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Peasants using flails (tool) to thresh cereal.
a flail (weapon)


From Middle English flaile, flayle, from earlier Middle English fleil, fleyl, fleȝȝl, flegl, from Old English fligel, *flegel(flail), from Proto-Germanic *flagilaz(flail, whip), of uncertain origin. Cognate with Scots flail(a thresher's flail), West Frisian fleil, flaaiel(flail), Dutch vlegel(flail), Low German vlegel(flail), German Flegel(flail). Possibly a native Germanic word from Proto-Germanic *flag-, *flah-(to whip, beat), from Proto-Indo-European *plak-, *plāk- ("to beat, hit, strike; weep"; compare Lithuanian plàkti(to whip, lash, flog), Ancient Greek πληγνύναι(plēgnúnai, strike, hit, encounter), Latin plangō(lament", i.e. "beat one's breast)) + Proto-Germanic *-ilaz(instrumental suffix); or a borrowing of Latin flagellum, diminutive of flagrum(scourge, whip), from Proto-Indo-European *bʰlag-, *bʰlaǵ- ("to beat"; compare Old Norse blekkja(to beat, mistreat)). Compare also Old French flael(flail), Walloon flayea(flail) (locally pronounced "flai"), Italian flagello(scourge, whip, plague).



flail (plural flails)

  1. A tool used for threshing, consisting of a long handle with a shorter stick attached with a short piece of chain, thong or similar material.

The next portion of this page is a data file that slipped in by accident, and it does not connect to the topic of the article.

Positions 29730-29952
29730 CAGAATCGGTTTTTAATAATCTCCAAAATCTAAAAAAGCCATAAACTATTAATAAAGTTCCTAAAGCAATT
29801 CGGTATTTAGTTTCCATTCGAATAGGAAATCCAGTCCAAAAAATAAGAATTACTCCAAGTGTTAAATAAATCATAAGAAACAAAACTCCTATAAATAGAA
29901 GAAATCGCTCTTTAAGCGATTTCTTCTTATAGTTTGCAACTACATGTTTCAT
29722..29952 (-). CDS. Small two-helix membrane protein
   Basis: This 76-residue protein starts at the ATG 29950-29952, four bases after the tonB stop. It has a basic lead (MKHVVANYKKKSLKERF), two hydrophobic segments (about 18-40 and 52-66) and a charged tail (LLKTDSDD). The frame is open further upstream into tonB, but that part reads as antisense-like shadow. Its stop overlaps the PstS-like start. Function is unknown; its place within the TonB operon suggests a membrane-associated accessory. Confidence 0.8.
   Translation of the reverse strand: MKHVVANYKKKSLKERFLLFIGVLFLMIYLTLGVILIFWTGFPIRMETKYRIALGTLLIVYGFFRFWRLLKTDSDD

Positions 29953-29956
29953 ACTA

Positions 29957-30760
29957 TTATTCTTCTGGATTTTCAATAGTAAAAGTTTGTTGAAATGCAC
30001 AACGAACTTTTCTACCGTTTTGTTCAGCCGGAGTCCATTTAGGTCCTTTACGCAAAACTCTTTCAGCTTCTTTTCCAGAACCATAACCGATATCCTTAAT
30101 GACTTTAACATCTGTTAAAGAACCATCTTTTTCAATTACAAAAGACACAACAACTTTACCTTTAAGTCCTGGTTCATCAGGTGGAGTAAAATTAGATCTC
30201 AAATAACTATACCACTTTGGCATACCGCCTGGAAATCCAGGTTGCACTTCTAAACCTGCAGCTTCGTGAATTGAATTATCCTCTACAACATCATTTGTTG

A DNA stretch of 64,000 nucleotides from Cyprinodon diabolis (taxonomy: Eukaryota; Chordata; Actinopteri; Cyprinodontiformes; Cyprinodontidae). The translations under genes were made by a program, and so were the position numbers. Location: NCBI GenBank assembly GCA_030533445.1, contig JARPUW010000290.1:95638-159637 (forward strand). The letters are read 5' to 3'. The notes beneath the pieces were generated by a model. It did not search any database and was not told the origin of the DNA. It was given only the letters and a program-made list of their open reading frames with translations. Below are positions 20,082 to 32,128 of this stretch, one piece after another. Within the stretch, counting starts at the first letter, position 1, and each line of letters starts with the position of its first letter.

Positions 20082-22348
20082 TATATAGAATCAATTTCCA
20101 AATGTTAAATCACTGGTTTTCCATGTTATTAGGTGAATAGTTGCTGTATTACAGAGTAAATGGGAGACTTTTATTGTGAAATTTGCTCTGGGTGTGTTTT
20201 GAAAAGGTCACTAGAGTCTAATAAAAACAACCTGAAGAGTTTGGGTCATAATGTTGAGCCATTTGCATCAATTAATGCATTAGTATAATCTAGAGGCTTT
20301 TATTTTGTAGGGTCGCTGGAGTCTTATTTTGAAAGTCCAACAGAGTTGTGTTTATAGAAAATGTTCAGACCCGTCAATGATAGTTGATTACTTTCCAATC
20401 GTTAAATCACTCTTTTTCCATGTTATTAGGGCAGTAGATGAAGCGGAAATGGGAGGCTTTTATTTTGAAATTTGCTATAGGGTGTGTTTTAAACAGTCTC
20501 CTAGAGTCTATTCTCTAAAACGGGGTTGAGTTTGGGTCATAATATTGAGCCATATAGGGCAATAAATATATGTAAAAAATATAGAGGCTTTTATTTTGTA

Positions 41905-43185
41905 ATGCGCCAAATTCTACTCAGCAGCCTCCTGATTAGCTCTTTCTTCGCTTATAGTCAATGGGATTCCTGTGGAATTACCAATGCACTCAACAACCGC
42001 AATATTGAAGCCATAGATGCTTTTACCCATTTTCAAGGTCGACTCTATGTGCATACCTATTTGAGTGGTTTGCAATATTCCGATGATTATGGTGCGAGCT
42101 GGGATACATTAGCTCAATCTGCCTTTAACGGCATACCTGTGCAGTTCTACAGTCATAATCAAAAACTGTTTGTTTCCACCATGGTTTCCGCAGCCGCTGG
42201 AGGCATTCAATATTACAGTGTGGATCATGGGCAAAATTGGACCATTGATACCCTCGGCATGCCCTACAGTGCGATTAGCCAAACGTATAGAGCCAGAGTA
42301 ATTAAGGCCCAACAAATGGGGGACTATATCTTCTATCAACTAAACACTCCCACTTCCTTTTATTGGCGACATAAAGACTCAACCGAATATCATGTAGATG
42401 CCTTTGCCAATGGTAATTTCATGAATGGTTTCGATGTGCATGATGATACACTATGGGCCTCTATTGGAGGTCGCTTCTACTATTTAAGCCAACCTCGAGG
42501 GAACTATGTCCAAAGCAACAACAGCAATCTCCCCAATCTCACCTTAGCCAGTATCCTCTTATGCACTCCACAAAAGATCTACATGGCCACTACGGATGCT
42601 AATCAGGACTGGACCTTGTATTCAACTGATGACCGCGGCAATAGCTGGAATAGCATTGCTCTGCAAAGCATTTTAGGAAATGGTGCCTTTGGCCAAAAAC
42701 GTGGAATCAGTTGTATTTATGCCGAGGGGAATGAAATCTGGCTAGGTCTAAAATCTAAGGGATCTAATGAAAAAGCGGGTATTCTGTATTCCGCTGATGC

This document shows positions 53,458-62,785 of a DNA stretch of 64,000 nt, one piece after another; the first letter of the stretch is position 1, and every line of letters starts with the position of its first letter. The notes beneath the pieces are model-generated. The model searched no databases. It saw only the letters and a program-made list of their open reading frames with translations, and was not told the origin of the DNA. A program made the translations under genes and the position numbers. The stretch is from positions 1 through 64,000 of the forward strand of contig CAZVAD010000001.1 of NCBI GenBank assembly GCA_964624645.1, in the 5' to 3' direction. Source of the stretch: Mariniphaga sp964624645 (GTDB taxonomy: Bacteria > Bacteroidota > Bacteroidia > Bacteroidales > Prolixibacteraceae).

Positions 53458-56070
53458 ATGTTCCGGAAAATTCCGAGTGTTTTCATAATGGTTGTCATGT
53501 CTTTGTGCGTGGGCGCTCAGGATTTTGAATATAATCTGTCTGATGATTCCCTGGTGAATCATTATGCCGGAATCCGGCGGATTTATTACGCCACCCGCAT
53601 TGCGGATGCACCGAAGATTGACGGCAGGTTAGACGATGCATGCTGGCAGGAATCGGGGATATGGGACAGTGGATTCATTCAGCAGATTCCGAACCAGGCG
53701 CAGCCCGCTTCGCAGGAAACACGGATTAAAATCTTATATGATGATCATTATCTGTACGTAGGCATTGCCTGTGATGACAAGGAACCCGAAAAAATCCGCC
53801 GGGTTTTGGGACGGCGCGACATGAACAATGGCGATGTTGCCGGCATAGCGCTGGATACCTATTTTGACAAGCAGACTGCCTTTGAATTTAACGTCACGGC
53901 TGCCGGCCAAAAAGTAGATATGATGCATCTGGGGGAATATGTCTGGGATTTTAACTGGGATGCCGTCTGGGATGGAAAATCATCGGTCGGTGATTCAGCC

2. A weapon which has the (usually spherical) striking part attached to the handle with a flexible joint such as a chain.


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Coordinate terms[edit]


flail (third-person singular simple present flails, present participle flailing, simple past and past participle flailed)

  1. (transitive) To beat using a flail or similar implement.
  2. (transitive) To wave or swing vigorously
    • 2011 October 20, Michael da Silva, “Stoke 3 - 0 Macc Tel-Aviv”, in BBC Sport[1]:
      Tangling with Ziv, Cameron caught him with a flailing elbow, causing the Israeli defender to go down a little easily. However, the referee was in no doubt, much to the displeasure of the home fans.
    • 1937, H. P. Lovecraft, The Evil Clergyman
      He stopped in his tracks – then, flailing his arms wildly in the air, began to stagger backwards.
  3. (transitive) To thresh.
  4. (intransitive) To move like a flail.
    He was flailing wildly, but didn't land a blow.



See also[edit]